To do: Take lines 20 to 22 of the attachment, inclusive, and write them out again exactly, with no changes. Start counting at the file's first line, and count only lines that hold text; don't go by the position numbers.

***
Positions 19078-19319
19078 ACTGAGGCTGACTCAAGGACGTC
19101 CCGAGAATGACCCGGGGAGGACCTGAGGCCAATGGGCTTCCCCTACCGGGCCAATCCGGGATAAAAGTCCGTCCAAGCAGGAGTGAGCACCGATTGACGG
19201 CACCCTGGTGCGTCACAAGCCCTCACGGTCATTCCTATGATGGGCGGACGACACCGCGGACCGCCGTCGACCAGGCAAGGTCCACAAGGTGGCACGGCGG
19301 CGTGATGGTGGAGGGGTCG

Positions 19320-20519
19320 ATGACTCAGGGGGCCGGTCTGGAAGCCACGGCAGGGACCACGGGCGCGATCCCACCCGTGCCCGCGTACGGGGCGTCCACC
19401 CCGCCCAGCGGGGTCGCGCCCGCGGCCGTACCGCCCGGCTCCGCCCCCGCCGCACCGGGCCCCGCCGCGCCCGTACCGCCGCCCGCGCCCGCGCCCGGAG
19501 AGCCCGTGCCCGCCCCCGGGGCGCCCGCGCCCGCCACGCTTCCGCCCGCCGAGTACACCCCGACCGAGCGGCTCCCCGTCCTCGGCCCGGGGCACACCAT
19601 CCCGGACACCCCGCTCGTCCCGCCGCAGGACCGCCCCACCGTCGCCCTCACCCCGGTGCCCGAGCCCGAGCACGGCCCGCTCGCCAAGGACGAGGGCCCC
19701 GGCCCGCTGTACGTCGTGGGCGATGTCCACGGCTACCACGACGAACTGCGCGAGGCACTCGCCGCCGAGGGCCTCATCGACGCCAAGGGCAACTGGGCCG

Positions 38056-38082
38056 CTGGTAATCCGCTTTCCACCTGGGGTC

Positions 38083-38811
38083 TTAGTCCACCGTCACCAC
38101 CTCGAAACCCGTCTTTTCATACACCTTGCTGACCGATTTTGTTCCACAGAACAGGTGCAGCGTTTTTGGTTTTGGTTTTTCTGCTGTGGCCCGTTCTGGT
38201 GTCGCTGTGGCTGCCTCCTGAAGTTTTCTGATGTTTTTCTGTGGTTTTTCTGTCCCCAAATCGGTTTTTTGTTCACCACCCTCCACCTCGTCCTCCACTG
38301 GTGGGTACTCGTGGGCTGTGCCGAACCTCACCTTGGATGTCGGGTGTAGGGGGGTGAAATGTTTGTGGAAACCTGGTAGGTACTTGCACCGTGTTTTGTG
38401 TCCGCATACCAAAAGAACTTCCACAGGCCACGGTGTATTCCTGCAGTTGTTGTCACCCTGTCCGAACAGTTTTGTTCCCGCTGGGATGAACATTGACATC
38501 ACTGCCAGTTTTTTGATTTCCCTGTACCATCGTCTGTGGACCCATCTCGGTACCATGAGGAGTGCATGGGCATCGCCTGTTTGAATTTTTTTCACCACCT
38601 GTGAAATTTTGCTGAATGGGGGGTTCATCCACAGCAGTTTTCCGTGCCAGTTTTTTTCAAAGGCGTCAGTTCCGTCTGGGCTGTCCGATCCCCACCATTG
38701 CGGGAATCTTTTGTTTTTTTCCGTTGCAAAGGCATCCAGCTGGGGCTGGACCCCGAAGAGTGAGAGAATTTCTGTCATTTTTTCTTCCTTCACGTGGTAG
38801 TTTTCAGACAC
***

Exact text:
38501 ACTGCCAGTTTTTTGATTTCCCTGTACCATCGTCTGTGGACCCATCTCGGTACCATGAGGAGTGCATGGGCATCGCCTGTTTGAATTTTTTTCACCACCT
38601 GTGAAATTTTGCTGAATGGGGGGTTCATCCACAGCAGTTTTCCGTGCCAGTTTTTTTCAAAGGCGTCAGTTCCGTCTGGGCTGTCCGATCCCCACCATTG
38701 CGGGAATCTTTTGTTTTTTTCCGTTGCAAAGGCATCCAGCTGGGGCTGGACCCCGAAGAGTGAGAGAATTTCTGTCATTTTTTCTTCCTTCACGTGGTAG